Integrating remote sensing with ecology and evolution to advance biodiversity conservation

Jeannine Cavender-Bares, Fabian D. Schneider, Maria João Santos, Amanda Armstrong, Ana Carnaval, Kyla M. Dahlin, Lola Fatoyinbo, George C. Hurtt, David Schimel, Philip A. Townsend, Susan L. Ustin, Zhihui Wang, Adam M. Wilson

Research output: Contribution to journalArticlepeer-review

8 Scopus citations

Abstract

Remote sensing has transformed the monitoring of life on Earth by revealing spatial and temporal dimensions of biological diversity through structural, compositional and functional measurements of ecosystems. Yet, many aspects of Earth’s biodiversity are not directly quantified by reflected or emitted photons. Inclusive integration of remote sensing with field-based ecology and evolution is needed to fully understand and preserve Earth’s biodiversity. In this Perspective, we argue that multiple data types are necessary for almost all draft targets set by the Convention on Biological Diversity. We examine five key topics in biodiversity science that can be advanced by integrating remote sensing with in situ data collection from field sampling, experiments and laboratory studies to benefit conservation. Lowering the barriers for bringing these approaches together will require global-scale collaboration.

Original languageEnglish (US)
Pages (from-to)506-519
Number of pages14
JournalNature Ecology and Evolution
Volume6
Issue number5
DOIs
StatePublished - May 2022

Bibliographical note

Funding Information:
We are presenters at the World Biodiversity Symposia on Earth Observations and Biodiversity. The World Biodiversity Forum held 23–28 February 2020 in Davos (Switzerland) brought together biodiversity scientists and remote sensing experts to address these questions, through the National Aeronautics and Space Administration (NASA) symposium on Using Earth Observations to Understand Changes in Biodiversity and Ecosystem Function (NASA NNH19ZDA001N-TWSC) and the ESA-supported symposium Remote Sensing for Biodiversity Monitoring. Further support was provided by the NSF RCN project Cross-Scale Processes Impacting Biodiversity (DEB-1745562), NSF BII ASCEND (DBI-2021898), NSF DEB-1702379, NSF DEB-1638720, NASA Biodiversity (0048NNH20ZDA001N, 20-BIODIV20-0048, 20-ECOF20-0008), NASA BioSCape (80NSSC21K0086), NASA-CMS (80NSSC17K0710, 80NSSC21K1059), NASA-IDS (80NSSC17K0348) and the NASA Ecological Forecasting Team Applied Sciences Program (80NSSC19K0205). The research carried out at the Jet Propulsion Laboratory, California Institute of Technology, was under a contract with NASA (80NM0018D0004). Government sponsorship is acknowledged. The research conducted at the University of Zurich was supported by the University Research Priority Program in Global Change and Biodiversity. The GOSIF GPP product was obtained from http://globalecology.unh.edu . The artwork in Fig. was drawn by D. Tschanz.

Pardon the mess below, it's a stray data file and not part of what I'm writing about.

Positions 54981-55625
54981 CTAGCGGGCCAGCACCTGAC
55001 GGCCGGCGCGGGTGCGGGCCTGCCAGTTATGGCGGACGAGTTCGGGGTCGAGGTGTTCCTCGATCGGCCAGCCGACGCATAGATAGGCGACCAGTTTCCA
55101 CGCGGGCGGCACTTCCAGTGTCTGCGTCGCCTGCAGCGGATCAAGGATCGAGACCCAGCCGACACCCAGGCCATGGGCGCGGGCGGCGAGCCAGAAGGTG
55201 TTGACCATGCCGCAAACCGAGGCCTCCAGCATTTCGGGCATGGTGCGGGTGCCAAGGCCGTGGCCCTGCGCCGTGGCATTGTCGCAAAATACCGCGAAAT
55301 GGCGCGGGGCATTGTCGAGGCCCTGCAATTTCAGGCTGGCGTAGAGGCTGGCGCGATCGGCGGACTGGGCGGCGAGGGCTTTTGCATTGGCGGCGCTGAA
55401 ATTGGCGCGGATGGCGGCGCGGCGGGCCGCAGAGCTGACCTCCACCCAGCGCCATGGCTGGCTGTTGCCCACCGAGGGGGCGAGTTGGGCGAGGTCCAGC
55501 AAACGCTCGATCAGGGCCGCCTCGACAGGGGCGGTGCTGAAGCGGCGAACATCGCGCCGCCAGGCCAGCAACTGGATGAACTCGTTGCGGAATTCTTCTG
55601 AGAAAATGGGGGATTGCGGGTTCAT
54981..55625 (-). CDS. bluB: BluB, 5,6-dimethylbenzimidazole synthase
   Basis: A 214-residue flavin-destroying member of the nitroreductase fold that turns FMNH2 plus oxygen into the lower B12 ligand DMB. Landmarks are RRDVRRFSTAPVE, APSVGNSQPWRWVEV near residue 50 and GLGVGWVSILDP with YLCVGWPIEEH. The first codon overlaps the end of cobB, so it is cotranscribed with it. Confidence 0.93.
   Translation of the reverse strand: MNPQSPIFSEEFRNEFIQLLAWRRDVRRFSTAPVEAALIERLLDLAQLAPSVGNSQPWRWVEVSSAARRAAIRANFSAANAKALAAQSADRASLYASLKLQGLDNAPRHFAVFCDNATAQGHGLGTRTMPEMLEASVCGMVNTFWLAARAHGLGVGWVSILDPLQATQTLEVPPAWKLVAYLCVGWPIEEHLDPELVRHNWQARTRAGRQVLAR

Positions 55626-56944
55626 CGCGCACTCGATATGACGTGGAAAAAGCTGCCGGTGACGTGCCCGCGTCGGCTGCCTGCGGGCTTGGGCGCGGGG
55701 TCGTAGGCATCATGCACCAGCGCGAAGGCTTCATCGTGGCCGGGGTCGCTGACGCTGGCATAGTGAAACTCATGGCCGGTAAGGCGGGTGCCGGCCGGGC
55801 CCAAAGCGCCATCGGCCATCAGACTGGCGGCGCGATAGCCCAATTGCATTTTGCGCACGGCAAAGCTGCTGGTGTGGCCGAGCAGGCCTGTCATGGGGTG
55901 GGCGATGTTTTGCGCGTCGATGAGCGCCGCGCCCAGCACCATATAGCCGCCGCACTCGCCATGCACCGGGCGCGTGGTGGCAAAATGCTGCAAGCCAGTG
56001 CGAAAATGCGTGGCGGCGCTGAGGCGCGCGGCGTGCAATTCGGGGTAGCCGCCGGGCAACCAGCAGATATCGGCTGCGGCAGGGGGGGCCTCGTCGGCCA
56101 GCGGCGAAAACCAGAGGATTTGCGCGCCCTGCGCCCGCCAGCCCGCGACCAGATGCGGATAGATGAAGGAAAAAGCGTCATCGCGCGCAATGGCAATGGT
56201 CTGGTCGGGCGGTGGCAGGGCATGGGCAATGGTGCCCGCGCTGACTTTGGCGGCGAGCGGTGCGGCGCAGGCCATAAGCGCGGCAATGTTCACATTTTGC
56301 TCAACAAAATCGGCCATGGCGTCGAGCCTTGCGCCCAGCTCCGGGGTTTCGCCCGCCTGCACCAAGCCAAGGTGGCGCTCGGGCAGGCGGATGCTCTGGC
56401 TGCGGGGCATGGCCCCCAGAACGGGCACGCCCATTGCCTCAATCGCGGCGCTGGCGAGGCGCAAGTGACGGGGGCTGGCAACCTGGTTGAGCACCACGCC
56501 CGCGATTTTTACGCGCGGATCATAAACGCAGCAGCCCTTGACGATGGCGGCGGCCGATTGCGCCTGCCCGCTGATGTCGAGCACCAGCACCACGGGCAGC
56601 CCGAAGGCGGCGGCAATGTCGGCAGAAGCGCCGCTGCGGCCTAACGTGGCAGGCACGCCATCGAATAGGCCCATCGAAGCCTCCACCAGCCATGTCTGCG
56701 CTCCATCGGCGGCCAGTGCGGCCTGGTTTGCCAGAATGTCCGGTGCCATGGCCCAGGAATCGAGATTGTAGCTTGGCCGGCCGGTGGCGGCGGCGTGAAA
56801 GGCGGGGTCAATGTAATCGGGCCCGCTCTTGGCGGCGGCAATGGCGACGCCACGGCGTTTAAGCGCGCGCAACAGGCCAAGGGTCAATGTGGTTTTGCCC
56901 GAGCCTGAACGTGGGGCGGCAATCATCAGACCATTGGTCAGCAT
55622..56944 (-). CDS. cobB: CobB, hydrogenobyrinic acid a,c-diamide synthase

Funding Information:
We are presenters at the World Biodiversity Symposia on Earth Observations and Biodiversity. The World Biodiversity Forum held 23–28 February 2020 in Davos (Switzerland) brought together biodiversity scientists and remote sensing experts to address these questions, through the National Aeronautics and Space Administration (NASA) symposium on Using Earth Observations to Understand Changes in Biodiversity and Ecosystem Function (NASA NNH19ZDA001N-TWSC) and the ESA-supported symposium Remote Sensing for Biodiversity Monitoring. Further support was provided by the NSF RCN project Cross-Scale Processes Impacting Biodiversity (DEB-1745562), NSF BII ASCEND (DBI-2021898), NSF DEB-1702379, NSF DEB-1638720, NASA Biodiversity (0048NNH20ZDA001N, 20-BIODIV20-0048, 20-ECOF20-0008), NASA BioSCape (80NSSC21K0086), NASA-CMS (80NSSC17K0710, 80NSSC21K1059), NASA-IDS (80NSSC17K0348) and the NASA Ecological Forecasting Team Applied Sciences Program (80NSSC19K0205). The research carried out at the Jet Propulsion Laboratory, California Institute of Technology, was under a contract with NASA (80NM0018D0004). Government sponsorship is acknowledged. The research conducted at the University of Zurich was supported by the University Research Priority Program in Global Change and Biodiversity. The GOSIF GPP product was obtained from http://globalecology.unh.edu. The artwork in Fig. 1 was drawn by D. Tschanz.

Publisher Copyright:
© 2022, Springer Nature Limited.

Keywords

  • Biodiversity
  • Ecology
  • Ecosystem
  • Remote Sensing Technology

PubMed: MeSH publication types

  • Review
  • Journal Article
  • Research Support, U.S. Gov't, Non-P.H.S.
  • Research Support, Non-U.S. Gov't

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